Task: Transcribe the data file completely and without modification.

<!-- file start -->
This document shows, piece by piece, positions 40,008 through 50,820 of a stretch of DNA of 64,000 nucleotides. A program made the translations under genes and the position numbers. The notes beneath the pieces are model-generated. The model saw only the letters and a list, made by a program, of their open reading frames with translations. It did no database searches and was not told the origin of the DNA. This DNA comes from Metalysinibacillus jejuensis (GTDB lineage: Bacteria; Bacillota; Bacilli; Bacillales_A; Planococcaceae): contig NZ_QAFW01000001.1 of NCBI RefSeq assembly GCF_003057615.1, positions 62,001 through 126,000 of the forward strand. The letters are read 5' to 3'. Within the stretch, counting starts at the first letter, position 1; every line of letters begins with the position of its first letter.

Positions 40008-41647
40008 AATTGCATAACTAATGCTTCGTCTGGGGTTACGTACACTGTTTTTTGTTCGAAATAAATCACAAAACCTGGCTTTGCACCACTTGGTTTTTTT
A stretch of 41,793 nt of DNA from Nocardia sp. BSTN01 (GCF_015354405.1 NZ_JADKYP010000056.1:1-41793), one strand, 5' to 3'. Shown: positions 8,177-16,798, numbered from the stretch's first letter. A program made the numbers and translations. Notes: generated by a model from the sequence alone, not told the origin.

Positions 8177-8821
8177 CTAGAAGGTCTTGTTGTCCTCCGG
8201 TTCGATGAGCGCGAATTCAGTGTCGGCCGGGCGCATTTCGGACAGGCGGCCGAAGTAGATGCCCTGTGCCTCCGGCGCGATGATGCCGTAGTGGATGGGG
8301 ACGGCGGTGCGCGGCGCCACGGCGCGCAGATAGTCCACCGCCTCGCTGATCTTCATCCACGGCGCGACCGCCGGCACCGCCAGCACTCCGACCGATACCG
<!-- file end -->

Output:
This document shows, piece by piece, positions 40,008 through 50,820 of a stretch of DNA of 64,000 nucleotides. A program made the translations under genes and the position numbers. The notes beneath the pieces are model-generated. The model saw only the letters and a list, made by a program, of their open reading frames with translations. It did no database searches and was not told the origin of the DNA. This DNA comes from Metalysinibacillus jejuensis (GTDB lineage: Bacteria; Bacillota; Bacilli; Bacillales_A; Planococcaceae): contig NZ_QAFW01000001.1 of NCBI RefSeq assembly GCF_003057615.1, positions 62,001 through 126,000 of the forward strand. The letters are read 5' to 3'. Within the stretch, counting starts at the first letter, position 1; every line of letters begins with the position of its first letter.

Positions 40008-41647
40008 AATTGCATAACTAATGCTTCGTCTGGGGTTACGTACACTGTTTTTTGTTCGAAATAAATCACAAAACCTGGCTTTGCACCACTTGGTTTTTTT
A stretch of 41,793 nt of DNA from Nocardia sp. BSTN01 (GCF_015354405.1 NZ_JADKYP010000056.1:1-41793), one strand, 5' to 3'. Shown: positions 8,177-16,798, numbered from the stretch's first letter. A program made the numbers and translations. Notes: generated by a model from the sequence alone, not told the origin.

Positions 8177-8821
8177 CTAGAAGGTCTTGTTGTCCTCCGG
8201 TTCGATGAGCGCGAATTCAGTGTCGGCCGGGCGCATTTCGGACAGGCGGCCGAAGTAGATGCCCTGTGCCTCCGGCGCGATGATGCCGTAGTGGATGGGG
8301 ACGGCGGTGCGCGGCGCCACGGCGCGCAGATAGTCCACCGCCTCGCTGATCTTCATCCACGGCGCGACCGCCGGCACCGCCAGCACTCCGACCGATACCG